On Thursday, August 3, Sound Transit staff briefed the ST board’s Executive Committee on the agency’s goals for two TOD projects near the Capitol Hill Link station.
Both projects will feature ground floor retail and affordable housing, and will build to the maximum density that their zoning allows. The First Hill site, near the intersection of Broadway and Madison, is zoned to allow for up to 13 stories in construction. The second site, which ST will procure through a land swap with Seattle Central College, will allow for seven stories.
First Hill site
According to Sarah Lovell, ST’s TOD Planning Manager, the First Hill site will have:
- A minimum of 12 stories
- At least 250 housing units
- Affordable housing standards
- At least 80 percent of units occupied by residents at or below 80 percent AMI
- The buildingwide average income at or below 60 percent AMI
- At least 80 units at or below 30 percent AMI
- At least 8 percent of units will have 2+ bedrooms, for families
- 4000 square feet of active storefront
- Meets Washington State Evergreen Standard
- Minimal auto-oriented design features
Sound Transit is in the late stages of negotiations with Bellweather Housing and Plymouth Housing Group. Staff hope to present the board with final contracts in August or September. ST does not plan to spend any funds on the project.
Lovell also briefed the Executive Committee on a more complicated project to be built on Broadway between Pike and Pine. The site is in a historic auto repair shop (the Eldrige Tire Building) between Neighbours and a mixed use building with Rite Aid on the ground floor.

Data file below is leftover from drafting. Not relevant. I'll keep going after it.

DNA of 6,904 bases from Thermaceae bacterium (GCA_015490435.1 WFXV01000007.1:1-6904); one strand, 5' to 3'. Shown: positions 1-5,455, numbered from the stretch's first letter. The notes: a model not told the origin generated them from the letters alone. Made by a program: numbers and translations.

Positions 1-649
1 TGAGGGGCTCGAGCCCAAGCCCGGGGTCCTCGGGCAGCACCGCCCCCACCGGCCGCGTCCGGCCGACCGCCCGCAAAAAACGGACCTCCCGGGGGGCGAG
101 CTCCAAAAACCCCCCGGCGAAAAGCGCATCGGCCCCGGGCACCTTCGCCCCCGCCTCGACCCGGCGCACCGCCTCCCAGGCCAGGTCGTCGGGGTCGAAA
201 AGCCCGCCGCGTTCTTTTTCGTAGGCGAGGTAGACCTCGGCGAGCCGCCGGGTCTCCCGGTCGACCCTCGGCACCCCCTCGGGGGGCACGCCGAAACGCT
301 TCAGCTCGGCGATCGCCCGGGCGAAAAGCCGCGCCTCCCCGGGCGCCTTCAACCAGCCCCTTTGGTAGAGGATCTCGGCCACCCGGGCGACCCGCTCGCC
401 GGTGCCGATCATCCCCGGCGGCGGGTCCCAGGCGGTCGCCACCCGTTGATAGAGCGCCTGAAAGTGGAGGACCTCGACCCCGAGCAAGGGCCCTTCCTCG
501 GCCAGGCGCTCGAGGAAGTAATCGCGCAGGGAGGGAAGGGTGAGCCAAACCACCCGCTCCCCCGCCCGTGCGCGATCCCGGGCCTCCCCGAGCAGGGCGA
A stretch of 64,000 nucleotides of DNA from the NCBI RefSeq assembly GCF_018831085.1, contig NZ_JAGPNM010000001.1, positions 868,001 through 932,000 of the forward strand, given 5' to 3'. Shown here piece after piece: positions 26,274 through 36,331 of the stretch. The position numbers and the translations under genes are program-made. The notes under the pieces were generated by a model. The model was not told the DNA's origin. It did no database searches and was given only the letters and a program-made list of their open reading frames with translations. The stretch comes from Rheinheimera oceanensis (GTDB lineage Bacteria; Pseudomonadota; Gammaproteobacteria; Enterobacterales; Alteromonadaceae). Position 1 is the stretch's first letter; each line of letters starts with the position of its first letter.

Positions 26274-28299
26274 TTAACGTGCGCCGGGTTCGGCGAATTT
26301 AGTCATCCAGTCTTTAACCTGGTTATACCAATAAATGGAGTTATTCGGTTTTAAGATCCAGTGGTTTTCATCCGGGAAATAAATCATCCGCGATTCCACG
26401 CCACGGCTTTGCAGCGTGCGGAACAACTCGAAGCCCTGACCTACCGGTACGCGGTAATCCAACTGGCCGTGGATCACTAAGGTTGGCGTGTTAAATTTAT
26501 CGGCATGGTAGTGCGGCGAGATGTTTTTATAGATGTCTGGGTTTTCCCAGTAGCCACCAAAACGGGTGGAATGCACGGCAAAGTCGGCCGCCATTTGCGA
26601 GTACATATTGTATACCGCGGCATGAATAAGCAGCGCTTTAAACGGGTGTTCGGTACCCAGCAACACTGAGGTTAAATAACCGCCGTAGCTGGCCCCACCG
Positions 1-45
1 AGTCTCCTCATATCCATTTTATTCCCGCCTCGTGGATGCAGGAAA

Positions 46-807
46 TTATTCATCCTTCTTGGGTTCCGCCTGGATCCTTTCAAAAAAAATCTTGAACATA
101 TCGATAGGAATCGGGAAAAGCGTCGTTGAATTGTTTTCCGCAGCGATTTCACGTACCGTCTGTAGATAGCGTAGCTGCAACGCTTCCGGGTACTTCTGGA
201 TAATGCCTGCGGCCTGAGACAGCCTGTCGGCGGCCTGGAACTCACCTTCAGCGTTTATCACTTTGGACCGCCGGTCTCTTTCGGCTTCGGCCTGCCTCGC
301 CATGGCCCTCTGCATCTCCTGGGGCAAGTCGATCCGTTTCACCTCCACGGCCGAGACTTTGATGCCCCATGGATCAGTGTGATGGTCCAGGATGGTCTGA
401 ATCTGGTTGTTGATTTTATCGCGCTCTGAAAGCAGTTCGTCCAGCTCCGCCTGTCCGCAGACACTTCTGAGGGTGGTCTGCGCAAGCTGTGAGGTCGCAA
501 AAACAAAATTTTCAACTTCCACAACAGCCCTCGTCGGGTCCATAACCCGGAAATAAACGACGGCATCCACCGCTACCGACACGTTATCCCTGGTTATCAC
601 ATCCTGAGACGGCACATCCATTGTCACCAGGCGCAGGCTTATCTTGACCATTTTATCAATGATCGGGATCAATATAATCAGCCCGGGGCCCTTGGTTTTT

According to Lovell, this project will have:
- At least 7 floors, though with MHA it could have 8
- Target 78 housing units
- 100 percent of residents earning 60 percent AMI or below
- 23 percent of units 2+ bedrooms, for families
- At least 4,500 square feet of commercial space
- Meets the Evergreen Standard
- Restoration and inclusion of the Eldrige Tire facade
Lovell said that the income requirements will be locked in for 40 to 50 years, as part of a covenant typical to most private affordable housing developments. ST plans to work with Capitol Hill Housing to develop the project.
Sound Transit doesn’t yet own the plot. It will acquire the land through a swap with Seattle Central College, which currently owns the building. SCC will gain access to a lot on the west side of Broadway, next to the SCC portal to the Capitol Hill Link station.
According to Lovell, SCC intends to develop that project into its own mixed commercial and affordable housing TOD project. So, in a sense, Sound Transit will incubate two affordable housing developments when it makes the land swap later this year.
Sound Transit has clearly learned from the long-delayed projects above the Capitol Hill Link station. The agency’s thoughtful approach to these three projects, and its close collaboration with community partners, bodes well for its ambitious TOD program.